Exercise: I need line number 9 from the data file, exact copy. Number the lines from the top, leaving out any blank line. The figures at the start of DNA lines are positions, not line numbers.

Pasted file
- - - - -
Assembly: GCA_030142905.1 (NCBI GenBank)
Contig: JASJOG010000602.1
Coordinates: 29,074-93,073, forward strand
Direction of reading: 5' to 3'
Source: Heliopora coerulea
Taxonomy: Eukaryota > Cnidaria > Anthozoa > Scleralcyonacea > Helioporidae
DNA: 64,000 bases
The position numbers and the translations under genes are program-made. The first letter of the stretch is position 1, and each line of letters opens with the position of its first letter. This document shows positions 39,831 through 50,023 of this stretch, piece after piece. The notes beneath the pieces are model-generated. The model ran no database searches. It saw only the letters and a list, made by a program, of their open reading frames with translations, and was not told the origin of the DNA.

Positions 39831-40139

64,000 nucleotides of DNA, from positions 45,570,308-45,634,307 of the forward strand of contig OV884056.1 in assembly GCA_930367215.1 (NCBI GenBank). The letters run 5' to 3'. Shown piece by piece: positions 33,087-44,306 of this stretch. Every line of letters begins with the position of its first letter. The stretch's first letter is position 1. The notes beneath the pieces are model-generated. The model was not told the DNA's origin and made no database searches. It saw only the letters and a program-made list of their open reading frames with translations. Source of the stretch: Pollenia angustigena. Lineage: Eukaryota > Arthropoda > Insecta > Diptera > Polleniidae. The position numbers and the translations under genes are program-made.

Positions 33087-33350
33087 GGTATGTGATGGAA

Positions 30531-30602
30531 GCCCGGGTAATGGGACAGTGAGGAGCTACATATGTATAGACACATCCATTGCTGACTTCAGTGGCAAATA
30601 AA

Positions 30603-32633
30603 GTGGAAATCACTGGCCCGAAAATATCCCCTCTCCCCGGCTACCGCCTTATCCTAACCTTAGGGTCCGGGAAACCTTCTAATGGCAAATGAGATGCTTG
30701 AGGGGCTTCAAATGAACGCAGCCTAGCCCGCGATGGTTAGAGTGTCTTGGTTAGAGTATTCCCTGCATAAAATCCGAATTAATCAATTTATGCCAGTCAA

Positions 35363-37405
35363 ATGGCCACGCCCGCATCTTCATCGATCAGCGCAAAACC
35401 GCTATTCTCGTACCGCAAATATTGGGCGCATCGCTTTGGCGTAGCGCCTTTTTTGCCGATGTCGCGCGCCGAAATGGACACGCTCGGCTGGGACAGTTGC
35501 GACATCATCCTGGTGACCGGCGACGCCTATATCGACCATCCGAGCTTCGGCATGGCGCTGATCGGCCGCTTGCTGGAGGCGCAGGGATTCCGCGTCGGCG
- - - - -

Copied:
Positions 39831-40139